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GETOPT(3) Linux Programmer's Manual GETOPT(3)


     getopt, getopt_long, getopt_long_only, optarg, optind, opterr, optopt -
     Parse command-line options


     #include <unistd.h>
     int getopt(int argc, char * const argv[],
                const char *optstring);
     extern char *optarg;
     extern int optind, opterr, optopt;
     #include <getopt.h>
     int getopt_long(int argc, char * const argv[],
                const char *optstring,
                const struct option *longopts, int *longindex);
     int getopt_long_only(int argc, char * const argv[],
                const char *optstring,
                const struct option *longopts, int *longindex);
 Feature Test Macro Requirements for glibc (see feature_test_macros(7)):
     getopt(): _POSIX_C_SOURCE >= 2 || _XOPEN_SOURCE
     getopt_long(), getopt_long_only(): _GNU_SOURCE


     The getopt() function parses the command-line arguments.  Its arguments
     argc  and argv are the argument count and array as passed to the main()
     function on program invocation.  An element of argv  that  starts  with
     '-' (and is not exactly "-" or "--") is an option element.  The charac-
     ters of this element (aside from the initial '-')  are  option  charac-
     ters.   If  getopt() is called repeatedly, it returns successively each
     of the option characters from each of the option elements.
     The variable optind is the index of the next element to be processed in
     argv.  The system initializes this value to 1.  The caller can reset it
     to 1 to restart scanning of the same argv, or when scanning a new argu-
     ment vector.
     If  getopt() finds another option character, it returns that character,
     updating the external variable optind and a static variable nextchar so
     that  the  next call to getopt() can resume the scan with the following
     option character or argv-element.
     If there are no more option  characters,  getopt()  returns  -1.   Then
     optind  is  the  index in argv of the first argv-element that is not an
     optstring is a string containing the legitimate option characters.   If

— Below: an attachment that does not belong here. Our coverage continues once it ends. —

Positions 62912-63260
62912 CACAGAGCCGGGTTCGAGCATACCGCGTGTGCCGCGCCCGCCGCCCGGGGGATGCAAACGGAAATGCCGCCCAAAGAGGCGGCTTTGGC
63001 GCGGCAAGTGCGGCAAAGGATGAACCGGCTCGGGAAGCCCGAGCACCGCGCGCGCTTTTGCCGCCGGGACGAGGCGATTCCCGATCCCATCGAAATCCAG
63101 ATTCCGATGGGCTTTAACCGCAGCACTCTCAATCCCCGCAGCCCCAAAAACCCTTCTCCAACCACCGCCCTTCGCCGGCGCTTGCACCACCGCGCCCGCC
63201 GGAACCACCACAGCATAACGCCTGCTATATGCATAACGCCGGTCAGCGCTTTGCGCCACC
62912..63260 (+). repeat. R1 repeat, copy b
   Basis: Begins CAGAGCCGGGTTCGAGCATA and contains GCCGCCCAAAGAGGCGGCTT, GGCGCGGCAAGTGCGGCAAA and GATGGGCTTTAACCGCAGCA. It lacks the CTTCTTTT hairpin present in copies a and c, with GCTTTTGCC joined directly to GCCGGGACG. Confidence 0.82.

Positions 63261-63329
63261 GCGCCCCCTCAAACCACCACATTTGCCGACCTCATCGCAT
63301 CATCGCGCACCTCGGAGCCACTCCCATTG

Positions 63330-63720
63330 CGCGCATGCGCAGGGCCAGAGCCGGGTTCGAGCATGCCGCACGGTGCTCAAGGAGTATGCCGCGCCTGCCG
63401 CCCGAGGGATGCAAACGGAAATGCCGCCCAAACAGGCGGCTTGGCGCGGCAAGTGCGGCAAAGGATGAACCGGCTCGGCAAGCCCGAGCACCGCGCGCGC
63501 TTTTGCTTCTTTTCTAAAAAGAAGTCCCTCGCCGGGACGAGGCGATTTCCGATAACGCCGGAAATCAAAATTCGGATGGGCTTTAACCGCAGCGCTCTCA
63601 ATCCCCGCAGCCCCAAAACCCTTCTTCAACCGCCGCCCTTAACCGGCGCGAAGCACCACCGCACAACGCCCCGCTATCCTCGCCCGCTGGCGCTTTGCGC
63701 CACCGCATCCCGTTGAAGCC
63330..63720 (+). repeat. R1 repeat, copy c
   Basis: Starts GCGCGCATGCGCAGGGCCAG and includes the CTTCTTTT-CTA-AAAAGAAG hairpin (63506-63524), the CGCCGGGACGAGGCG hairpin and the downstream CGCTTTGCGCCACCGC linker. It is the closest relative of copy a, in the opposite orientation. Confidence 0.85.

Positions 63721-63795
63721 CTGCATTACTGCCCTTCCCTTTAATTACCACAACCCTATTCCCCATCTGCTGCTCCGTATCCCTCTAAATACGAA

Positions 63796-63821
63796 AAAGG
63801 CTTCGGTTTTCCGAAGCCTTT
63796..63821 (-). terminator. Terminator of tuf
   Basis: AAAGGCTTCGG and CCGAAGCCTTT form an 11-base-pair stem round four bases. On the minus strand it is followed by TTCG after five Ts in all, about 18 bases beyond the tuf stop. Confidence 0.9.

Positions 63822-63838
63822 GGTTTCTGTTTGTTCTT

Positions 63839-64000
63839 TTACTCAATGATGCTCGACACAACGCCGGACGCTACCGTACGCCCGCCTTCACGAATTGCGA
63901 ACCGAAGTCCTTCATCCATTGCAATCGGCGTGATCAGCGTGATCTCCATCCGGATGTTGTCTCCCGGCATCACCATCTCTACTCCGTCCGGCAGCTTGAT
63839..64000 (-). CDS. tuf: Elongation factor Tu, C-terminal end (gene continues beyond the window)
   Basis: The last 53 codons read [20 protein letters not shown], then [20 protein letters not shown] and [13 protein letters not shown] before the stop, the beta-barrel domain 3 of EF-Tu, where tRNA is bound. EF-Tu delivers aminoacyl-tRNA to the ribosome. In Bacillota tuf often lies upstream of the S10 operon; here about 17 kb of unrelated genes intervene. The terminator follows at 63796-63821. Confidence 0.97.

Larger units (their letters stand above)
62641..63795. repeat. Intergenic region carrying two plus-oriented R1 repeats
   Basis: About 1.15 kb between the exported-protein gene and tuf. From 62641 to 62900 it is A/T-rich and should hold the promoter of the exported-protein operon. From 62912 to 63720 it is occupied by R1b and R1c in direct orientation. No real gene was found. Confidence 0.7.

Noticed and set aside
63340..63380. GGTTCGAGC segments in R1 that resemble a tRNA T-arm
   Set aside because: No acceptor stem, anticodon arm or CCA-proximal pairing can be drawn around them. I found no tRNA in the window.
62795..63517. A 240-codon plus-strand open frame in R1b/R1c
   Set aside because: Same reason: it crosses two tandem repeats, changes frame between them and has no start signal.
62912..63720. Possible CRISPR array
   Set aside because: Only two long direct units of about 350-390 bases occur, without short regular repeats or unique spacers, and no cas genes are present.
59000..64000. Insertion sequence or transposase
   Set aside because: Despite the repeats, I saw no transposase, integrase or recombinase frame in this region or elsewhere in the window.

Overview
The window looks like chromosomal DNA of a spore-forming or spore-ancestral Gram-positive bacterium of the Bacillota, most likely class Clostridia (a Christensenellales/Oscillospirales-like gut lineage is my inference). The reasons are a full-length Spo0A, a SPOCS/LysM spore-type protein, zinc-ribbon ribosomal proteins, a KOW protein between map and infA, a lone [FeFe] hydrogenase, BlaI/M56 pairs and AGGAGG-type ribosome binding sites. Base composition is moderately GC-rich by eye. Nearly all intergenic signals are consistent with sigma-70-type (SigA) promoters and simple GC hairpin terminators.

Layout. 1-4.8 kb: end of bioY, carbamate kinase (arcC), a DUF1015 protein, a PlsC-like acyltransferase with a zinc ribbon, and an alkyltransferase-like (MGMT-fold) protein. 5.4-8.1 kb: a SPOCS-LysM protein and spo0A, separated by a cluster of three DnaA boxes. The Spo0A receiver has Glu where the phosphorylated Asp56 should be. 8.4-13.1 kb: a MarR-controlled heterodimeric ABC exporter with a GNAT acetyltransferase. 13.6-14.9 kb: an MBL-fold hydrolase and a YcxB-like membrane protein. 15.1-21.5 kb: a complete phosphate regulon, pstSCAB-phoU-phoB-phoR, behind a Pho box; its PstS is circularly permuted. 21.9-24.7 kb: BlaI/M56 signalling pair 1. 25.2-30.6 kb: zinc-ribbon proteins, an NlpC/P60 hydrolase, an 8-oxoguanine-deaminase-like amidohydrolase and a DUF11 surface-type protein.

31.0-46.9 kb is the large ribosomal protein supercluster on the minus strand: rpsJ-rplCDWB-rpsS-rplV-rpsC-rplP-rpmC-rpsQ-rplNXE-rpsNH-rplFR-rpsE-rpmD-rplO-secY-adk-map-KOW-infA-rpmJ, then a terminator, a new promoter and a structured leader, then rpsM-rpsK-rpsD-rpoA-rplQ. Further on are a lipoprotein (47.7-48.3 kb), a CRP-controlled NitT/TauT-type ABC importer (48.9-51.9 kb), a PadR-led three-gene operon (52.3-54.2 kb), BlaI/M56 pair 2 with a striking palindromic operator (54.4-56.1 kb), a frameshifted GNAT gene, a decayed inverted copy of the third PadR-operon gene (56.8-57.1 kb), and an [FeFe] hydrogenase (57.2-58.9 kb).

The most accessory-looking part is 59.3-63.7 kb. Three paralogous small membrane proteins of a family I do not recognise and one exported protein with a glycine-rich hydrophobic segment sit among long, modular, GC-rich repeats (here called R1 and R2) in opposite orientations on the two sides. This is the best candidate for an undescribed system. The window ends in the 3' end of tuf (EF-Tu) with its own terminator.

such  a  character is followed by a colon, the option requires an argu-
     ment, so getopt() places a pointer to the following text  in  the  same
     argv-element,  or  the  text  of the following argv-element, in optarg.
     Two colons mean an option takes an optional arg; if there  is  text  in
     the  current  argv-element  (i.e.,  in the same word as the option name
     itself, for example, "-oarg"), then it is returned in optarg, otherwise
     optarg is set to zero.  This is a GNU extension.  If optstring contains
     W followed by a semicolon, then -W foo is treated as  the  long  option
     --foo.  (The -W option is reserved by POSIX.2 for implementation exten-
     sions.)  This behavior is a GNU extension, not available with libraries
     before glibc 2.
     By default, getopt() permutes the contents of argv as it scans, so that
     eventually all the nonoptions are at the end.  Two other modes are also
     implemented.   If  the first character of optstring is '+' or the envi-
     ronment variable POSIXLY_CORRECT is set, then option  processing  stops
     as soon as a nonoption argument is encountered.  If the first character
     of optstring is '-', then each nonoption argv-element is handled as  if
     it were the argument of an option with character code 1.  (This is used
     by programs that were written to expect options and other argv-elements
     in any order and that care about the ordering of the two.)  The special
     argument "--" forces an end of option-scanning regardless of the  scan-
     ning mode.
     While  processing  the  option  list,  getopt() can detect two kinds of
     errors: (1) an option character that was not specified in optstring and
     (2)  a  missing option argument (i.e., an option at the end of the com-
     mand line without an expected argument).  Such errors are  handled  and
     reported as follows:
  • By default, getopt() prints an error message on standard error,

places the erroneous option character in optopt, and returns '?' as

        the function result.
  • If the caller has set the global variable opterr to zero, then

getopt() does not print an error message. The caller can determine